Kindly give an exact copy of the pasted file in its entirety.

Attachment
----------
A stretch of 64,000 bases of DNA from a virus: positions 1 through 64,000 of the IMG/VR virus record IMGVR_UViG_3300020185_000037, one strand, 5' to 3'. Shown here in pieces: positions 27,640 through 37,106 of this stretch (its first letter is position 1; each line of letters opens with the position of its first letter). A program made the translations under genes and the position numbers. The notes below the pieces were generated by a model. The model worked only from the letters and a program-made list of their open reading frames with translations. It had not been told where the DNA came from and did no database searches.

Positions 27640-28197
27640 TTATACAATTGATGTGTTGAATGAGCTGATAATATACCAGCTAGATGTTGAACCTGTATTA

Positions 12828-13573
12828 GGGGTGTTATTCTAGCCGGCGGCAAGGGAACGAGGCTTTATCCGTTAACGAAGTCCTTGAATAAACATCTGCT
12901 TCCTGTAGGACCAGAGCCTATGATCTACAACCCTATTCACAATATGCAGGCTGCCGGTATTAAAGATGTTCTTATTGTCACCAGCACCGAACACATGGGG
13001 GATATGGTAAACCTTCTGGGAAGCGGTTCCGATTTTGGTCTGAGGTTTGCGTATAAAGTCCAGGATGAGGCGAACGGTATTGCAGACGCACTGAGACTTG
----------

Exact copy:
A stretch of 64,000 bases of DNA from a virus: positions 1 through 64,000 of the IMG/VR virus record IMGVR_UViG_3300020185_000037, one strand, 5' to 3'. Shown here in pieces: positions 27,640 through 37,106 of this stretch (its first letter is position 1; each line of letters opens with the position of its first letter). A program made the translations under genes and the position numbers. The notes below the pieces were generated by a model. The model worked only from the letters and a program-made list of their open reading frames with translations. It had not been told where the DNA came from and did no database searches.

Positions 27640-28197
27640 TTATACAATTGATGTGTTGAATGAGCTGATAATATACCAGCTAGATGTTGAACCTGTATTA

Positions 12828-13573
12828 GGGGTGTTATTCTAGCCGGCGGCAAGGGAACGAGGCTTTATCCGTTAACGAAGTCCTTGAATAAACATCTGCT
12901 TCCTGTAGGACCAGAGCCTATGATCTACAACCCTATTCACAATATGCAGGCTGCCGGTATTAAAGATGTTCTTATTGTCACCAGCACCGAACACATGGGG
13001 GATATGGTAAACCTTCTGGGAAGCGGTTCCGATTTTGGTCTGAGGTTTGCGTATAAAGTCCAGGATGAGGCGAACGGTATTGCAGACGCACTGAGACTTG